I sure would like to read that article. Anyway I can get a copy?

Post Wed Sep 29, 2010 5:23 pm

Posts: 604
Location: Largo, Fl

Postby panic on Tue Sep 28, 2010 12:47 pm
Then, it must have been perfect.
My bad.
Oh, I get it. Because you do not like the Idea, it is not a good one!


Image

Post Wed Sep 29, 2010 5:59 pm
panic

..
Last edited by panic on Sun Nov 28, 2010 12:20 pm, edited 1 time in total.

Post Wed Sep 29, 2010 6:36 pm
Pa Site Admin

Posts: 5805
Location: Ohio USA

Let us don't even go that direction. Pa

Post Fri Oct 01, 2010 1:53 am

Posts: 1654
trying to steer this thread in a more useful direction, I do remember that custom bike magazines of the day regularly included machines with eaborately tuned or modified engines using very large bore/stroke combinations, finless drag racing barrels, enormous carburettors, mismatched parts ( such as the engine with one panhead top end and one knucklehead unit ) and so forth. It would be interesting to know if some of these engines actually ran, how well and for how long....
Shoot, a man could have a good weekend in Dallas with all that stuff...

Post Fri Oct 01, 2010 7:06 am

Posts: 2687
Location: Los Angeles, CA
45Brit wrote:
trying to steer this thread in a more useful direction, I do remember that custom bike magazines of the day regularly included machines with eaborately tuned or modified engines using very large bore/stroke combinations, finless drag racing barrels, enormous carburettors, mismatched parts ( such as the engine with one panhead top end and one knucklehead unit ) and so forth. It would be interesting to know if some of these engines actually ran, how well and for how long....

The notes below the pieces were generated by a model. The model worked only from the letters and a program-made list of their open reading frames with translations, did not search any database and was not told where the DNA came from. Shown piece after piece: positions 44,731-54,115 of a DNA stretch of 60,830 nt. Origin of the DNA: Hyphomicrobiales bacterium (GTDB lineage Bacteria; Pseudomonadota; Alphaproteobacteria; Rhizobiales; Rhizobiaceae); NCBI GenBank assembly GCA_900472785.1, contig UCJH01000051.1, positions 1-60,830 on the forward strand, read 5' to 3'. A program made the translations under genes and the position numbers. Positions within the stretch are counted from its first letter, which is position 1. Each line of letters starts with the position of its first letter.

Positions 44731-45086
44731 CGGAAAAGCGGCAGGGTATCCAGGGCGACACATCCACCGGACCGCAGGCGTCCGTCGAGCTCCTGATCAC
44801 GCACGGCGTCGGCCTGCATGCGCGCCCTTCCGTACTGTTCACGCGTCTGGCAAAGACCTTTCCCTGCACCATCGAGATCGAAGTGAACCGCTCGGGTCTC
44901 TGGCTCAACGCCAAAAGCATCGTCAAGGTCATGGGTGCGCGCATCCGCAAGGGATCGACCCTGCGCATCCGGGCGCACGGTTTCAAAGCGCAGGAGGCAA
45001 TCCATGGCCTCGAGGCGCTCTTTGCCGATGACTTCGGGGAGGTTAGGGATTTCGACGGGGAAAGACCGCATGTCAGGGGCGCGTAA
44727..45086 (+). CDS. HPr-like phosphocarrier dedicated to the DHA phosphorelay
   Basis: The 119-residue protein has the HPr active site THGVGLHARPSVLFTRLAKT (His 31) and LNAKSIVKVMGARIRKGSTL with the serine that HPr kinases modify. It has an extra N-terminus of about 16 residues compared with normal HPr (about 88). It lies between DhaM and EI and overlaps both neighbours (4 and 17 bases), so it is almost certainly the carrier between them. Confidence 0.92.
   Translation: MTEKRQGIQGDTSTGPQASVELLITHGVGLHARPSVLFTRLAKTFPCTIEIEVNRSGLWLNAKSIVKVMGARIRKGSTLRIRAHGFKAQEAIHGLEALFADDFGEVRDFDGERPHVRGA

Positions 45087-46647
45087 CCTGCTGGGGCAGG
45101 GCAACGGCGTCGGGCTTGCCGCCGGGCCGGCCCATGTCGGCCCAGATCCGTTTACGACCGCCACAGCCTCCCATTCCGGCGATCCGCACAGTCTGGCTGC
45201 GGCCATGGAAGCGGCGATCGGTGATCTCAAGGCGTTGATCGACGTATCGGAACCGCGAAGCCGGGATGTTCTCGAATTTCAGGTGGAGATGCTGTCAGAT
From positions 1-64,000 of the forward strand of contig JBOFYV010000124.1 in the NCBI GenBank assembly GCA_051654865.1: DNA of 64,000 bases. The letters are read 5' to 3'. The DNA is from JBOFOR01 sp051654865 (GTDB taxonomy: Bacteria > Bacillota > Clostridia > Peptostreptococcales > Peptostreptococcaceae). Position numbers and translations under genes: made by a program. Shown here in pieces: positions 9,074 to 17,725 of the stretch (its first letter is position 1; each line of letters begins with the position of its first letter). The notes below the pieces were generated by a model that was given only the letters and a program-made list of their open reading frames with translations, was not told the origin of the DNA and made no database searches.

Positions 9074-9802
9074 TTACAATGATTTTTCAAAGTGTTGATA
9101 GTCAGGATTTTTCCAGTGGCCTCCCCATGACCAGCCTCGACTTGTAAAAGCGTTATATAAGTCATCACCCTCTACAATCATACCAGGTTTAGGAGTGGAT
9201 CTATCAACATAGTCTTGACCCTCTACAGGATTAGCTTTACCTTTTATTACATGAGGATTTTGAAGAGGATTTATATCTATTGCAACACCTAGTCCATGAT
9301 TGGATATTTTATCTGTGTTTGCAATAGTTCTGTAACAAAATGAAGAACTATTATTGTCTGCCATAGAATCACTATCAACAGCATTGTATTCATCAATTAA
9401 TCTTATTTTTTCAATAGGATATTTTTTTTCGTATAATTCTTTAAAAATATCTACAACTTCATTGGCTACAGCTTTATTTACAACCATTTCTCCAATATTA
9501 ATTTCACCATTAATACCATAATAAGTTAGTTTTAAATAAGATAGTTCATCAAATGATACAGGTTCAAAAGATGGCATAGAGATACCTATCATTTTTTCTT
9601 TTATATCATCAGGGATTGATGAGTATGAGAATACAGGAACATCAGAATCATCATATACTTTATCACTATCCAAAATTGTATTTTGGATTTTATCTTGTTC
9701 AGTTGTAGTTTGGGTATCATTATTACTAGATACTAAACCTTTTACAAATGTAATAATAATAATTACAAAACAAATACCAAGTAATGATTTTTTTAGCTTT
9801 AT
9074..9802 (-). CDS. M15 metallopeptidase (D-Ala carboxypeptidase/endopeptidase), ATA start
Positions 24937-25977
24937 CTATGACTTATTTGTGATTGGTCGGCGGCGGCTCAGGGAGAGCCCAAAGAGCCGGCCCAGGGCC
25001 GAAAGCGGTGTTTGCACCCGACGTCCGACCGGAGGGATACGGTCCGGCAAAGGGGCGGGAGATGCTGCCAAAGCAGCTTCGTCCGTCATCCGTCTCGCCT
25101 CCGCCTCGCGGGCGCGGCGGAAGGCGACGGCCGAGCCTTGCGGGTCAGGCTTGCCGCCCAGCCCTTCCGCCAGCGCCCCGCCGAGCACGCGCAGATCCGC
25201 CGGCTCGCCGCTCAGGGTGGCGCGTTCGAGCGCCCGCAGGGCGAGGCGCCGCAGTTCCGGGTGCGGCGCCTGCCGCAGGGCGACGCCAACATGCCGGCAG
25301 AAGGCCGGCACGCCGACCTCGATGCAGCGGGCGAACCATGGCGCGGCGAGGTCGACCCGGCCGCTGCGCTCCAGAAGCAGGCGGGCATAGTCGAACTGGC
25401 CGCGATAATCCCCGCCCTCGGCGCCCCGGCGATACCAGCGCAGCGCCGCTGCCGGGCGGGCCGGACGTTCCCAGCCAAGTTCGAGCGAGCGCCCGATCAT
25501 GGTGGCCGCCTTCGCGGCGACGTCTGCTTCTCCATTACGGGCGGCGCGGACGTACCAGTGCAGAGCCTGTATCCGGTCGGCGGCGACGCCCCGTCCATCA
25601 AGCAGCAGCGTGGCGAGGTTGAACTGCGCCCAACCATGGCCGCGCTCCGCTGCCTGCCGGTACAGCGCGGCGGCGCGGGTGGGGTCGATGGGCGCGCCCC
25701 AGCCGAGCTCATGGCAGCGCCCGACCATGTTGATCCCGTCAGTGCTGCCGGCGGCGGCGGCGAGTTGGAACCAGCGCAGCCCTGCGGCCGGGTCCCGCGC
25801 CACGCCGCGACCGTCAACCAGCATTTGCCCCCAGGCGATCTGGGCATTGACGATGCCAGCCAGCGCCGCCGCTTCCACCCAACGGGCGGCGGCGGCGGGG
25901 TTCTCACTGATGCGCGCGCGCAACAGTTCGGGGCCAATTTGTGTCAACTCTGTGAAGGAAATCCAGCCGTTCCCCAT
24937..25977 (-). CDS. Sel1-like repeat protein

Andy, who had the ShovPaKnuck that was featured in Easyriders back in the '90's is still riding it. Cone Shovel lect case, Knuck right case, Front Pan cylinder and head, Rear Knuck cylinder and head. A custom cam from Leinweber made it all work together. The Bike sits in his showroom at Top Dead Center in Oxnard, CA.

Post Fri Oct 01, 2010 4:40 pm

Posts: 251
Location: Hudson, Florida
How long did the flatty run as is or was? I guess the only way to find out now would be to build one and run her till she breaks. Take it apart investigate, change and reassemble. Maybe once? twice? three times? am I getting close:) :cry: :cry: :cry:

Post Tue Oct 05, 2010 3:07 am

Posts: 336
Location: Kirksville Missouri United States
dalaymond I have no scanner or it would be easy enough to put on my harddrive and share the article with all interested,I apologize for my inability to help.The article is VERY sparse on pictures as well as information.It's on 2 pages of the magazine but honestly didn't look to even need one full page for pictures and info provided.As to what pistons were used it doesn't doesn't any definitive answer.One could infer by the multiple mention of putting a shovelhead top end on a UL he used the complete shovelhead top end pistons included.That of course seems to be left up to the reader to know the writers definition of the terms he chose for said article such as "complete".